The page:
Give the kids their own space in the garden to plant things. If you have a vegetable garden, give them a row. Or if you’re more about flowers, let them have a flower bed of their own to be in charge of. Help them choose what they’d like to plant, while teaching them about what grows best in different seasons and climates, and the conditions different kinds of plants need to flourish.
One of the first gardening projects my girls had some ownership in was the herb garden just outside our front door. We call it the “tasting garden” because once the spring bulbs have gone by, everything in it (even the violets and their leaves!) is edible. They’ve helped me pick the perennials for it over the years, and they love coming each spring with me to the garden store to choose that year’s annual varieties.
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Seeing something they’ve planted growing well will give kids a real sense of achievement, and will help them to appreciate nature. Bright flowers are a great option for little ones. Or you could encourage them to grow easy vegetables like peas. They might be more likely to eat their daily servings of fruits and vegetables if they had a hand in the growing!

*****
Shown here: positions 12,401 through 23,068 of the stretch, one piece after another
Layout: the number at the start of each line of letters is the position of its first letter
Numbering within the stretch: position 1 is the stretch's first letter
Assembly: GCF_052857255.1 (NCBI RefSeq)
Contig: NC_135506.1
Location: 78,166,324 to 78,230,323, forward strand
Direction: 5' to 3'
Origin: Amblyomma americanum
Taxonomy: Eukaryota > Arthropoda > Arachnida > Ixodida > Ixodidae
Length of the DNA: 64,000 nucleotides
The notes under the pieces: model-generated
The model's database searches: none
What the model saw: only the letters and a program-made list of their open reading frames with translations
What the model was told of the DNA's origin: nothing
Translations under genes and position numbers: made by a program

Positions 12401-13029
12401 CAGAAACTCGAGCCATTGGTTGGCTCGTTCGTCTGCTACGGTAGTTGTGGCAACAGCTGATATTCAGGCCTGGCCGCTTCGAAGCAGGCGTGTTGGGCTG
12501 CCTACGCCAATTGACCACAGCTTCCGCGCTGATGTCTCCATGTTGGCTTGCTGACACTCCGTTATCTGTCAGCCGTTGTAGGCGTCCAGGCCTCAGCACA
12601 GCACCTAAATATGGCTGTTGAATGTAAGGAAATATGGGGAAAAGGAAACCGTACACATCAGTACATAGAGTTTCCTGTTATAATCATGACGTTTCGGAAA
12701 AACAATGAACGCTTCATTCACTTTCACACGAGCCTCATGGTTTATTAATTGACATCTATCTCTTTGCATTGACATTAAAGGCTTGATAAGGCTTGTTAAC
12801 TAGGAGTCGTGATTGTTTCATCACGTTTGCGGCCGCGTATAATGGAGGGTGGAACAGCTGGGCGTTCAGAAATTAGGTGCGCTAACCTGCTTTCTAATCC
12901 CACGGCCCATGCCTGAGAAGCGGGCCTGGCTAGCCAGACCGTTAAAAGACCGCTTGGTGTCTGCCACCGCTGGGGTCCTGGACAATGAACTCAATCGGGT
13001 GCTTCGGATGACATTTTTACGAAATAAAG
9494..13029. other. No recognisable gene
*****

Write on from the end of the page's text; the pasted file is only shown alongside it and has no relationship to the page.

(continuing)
Avoid Water Features
Water is a beautiful addition to a garden, but hard to keep safe if you have very small children running around. Don’t be tempted to add a water feature.
If your garden already has a pond, consider filling it in. If you’d rather not, you can easily cover a pond with mesh, so you can still enjoy it without the risk of little ones falling in.
If you decide to keep a pond, use it as a teaching tool. Teach the kids how to interact with the water safely, and try and attract wildlife like frogs for them to learn about.
Consider Lawn Alternatives
Before you groan too much, hear me out: Some people live in places that get plenty of rainfall, where it’s all they can do to keep up with the mowing. Others, not so much. With changing climate patterns, drought conditions and wildfires are becoming more prevalent all the time. And not every climate can handle a picturesque lawn of green grass without an awful lot of added help. Adding tons of fertilizer and water to force a lawn into existence, or keep one up when it’s not the most natural choice for that landscape, is a poor use of resources (not to mention expensive).